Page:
This AMGA Ascent Alpine Skills Course introduced me to the world of guiding. It made clear to me the level of competence, skill, and adaptability that is expected of professionals in the industry. It helped me identify my own skills, as well as the gaps in my knowledge, and create a plan to prepare for future guides’ courses.
I am extremely grateful to Eddie Bauer for supporting my first AMGA guide’s course. As a young aspiring guide and a full-time student, carving out the time and resources to attain even just the prerequisite training for an AMGA course was a feat. This summer I found myself at the right place, at the right time to enroll in the Alpine Skills Course. My WFR certification was still active, I had just taken my AIARE 1 avalanche training, and I had just learned to trad and ice climb that winter. But the course itself seemed prohibitively expensive at this stage of my development.
This is when I learned of the Ascent ASC scholarship sponsored by Eddie Bauer in an AMGA newsletter. It was a diversity and inclusion initiative aimed at bringing in people from underrepresented backgrounds in the guiding industry. I applied because I am passionate about diversifying outdoor and technical mountain environments. I believe that on one hand, people from all different backgrounds can benefit from spending time in the mountains, and on the other hand, that the outdoor industry and climbing community are missing the insights of various underrepresented peoples who have lived in the mountains in harmony for centuries. I figured that participating in this diversity initiative would allow me to connect with inspiring individuals and further engage with the question of diversity in the outdoors.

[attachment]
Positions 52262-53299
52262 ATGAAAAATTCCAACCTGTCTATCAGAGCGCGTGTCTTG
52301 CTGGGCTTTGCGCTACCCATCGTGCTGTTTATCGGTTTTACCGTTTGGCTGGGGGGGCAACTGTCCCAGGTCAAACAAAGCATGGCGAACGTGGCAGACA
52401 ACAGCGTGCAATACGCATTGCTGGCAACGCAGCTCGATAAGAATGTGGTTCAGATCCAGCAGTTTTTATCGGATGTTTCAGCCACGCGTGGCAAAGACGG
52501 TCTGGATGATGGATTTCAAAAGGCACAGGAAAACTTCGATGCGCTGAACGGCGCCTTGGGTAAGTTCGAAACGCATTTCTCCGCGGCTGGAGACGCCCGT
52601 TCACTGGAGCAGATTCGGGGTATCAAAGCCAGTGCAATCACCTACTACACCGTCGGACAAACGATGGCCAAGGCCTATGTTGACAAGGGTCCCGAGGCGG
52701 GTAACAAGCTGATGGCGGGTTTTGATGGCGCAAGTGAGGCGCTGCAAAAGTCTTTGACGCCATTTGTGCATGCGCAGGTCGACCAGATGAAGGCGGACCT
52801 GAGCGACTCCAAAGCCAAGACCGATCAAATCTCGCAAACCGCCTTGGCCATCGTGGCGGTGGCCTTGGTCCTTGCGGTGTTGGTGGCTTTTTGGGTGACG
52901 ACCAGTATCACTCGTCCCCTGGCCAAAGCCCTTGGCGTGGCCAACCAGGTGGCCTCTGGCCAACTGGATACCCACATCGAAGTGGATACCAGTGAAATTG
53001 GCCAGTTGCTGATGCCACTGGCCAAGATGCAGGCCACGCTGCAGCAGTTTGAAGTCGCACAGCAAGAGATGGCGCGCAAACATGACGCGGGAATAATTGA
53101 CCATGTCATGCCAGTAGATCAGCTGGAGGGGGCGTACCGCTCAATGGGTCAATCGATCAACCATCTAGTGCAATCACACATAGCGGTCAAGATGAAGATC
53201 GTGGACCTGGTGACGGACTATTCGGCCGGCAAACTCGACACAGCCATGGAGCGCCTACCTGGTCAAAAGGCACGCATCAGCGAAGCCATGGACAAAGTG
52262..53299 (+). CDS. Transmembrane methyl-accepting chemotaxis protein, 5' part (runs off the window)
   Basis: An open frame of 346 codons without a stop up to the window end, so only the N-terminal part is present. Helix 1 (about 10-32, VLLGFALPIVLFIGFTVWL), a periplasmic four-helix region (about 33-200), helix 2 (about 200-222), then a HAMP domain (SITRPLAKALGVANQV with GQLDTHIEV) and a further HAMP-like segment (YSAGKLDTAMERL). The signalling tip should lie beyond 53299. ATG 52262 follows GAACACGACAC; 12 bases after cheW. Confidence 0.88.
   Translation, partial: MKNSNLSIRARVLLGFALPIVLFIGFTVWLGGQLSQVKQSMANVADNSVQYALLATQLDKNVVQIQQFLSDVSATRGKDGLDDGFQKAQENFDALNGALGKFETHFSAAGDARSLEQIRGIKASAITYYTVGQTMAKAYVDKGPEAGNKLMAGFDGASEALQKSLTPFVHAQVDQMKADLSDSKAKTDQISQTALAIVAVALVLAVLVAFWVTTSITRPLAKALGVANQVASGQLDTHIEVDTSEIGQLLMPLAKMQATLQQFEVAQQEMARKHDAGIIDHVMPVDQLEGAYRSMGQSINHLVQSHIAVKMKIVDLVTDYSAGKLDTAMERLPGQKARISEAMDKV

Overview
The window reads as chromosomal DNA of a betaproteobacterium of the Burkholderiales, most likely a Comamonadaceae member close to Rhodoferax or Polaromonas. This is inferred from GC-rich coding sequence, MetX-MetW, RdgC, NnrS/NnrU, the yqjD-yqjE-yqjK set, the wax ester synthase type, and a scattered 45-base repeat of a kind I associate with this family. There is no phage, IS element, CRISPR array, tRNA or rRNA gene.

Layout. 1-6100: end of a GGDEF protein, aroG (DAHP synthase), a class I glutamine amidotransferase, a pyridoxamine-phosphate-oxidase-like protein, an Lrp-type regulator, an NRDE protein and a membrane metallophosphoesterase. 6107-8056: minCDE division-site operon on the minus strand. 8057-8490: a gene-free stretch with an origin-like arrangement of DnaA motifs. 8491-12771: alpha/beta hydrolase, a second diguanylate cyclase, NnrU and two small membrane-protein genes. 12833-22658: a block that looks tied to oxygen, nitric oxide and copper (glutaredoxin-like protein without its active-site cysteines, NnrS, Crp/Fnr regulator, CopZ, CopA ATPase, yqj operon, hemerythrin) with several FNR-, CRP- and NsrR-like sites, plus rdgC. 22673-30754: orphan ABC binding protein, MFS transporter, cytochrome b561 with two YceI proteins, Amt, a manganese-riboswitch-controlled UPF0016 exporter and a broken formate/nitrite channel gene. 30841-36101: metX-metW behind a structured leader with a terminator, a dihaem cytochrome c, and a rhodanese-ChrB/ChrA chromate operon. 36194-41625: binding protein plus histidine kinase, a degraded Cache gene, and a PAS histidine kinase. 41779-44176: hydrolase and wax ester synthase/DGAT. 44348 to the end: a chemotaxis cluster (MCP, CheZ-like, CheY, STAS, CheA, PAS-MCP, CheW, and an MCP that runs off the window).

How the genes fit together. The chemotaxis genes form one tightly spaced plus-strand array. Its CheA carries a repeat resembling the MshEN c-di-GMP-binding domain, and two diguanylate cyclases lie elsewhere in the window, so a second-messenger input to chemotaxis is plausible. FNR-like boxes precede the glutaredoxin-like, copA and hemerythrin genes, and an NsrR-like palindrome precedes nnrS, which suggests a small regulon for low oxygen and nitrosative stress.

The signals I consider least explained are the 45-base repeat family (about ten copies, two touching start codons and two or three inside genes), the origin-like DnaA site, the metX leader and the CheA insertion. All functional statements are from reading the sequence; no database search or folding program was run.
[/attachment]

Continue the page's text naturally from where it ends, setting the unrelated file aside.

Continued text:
The course gave me hope for the continued improvement of access to the outdoor industry. It also reinforced the need for even more, similar scholarship programs, especially for the beginning-level courses and prerequisite trainings, which often act as a barrier to entry. While there’s still a long way to go, Eddie Bauer’s commitment to supporting [underrepresented] outdoor professionals was reassuring.
Attending the course felt like a true privilege. My instructors and fellow participants were extremely knowledgeable, and all had unique perspectives that they brought to bear on our discussions of guiding and practice sessions. During the first two days, we covered the basics of a guide’s role, as well as some of the principles and tools that competent guide’s implement. We spent time practicing basic technical systems, short roping, and gear placements on 3rd class terrain on Mt. Erie. On the third day we transitioned onto the mountain, hiking up Kulshan (Mt. Baker) towards the Squak Glacier. On this day we took turns guiding the group and learned some nuances of reading a map while in motion (including how easy it is to go astray)! Even the weather acquiesced to our training program and treated us to beautiful sunsets and clear skies while we were on the mountain. In our remaining two days we tested snow anchors, ran guides’ meetings, applied our short-roping skills on snow, and practiced pro-camping. I came away with a more informed idea of what it means to be a guide and the skills I need to work on in order to progress towards that dream. I extend gratitude to my instructors, my classmates, the AMGA, and to Eddie Bauer for making this course possible.
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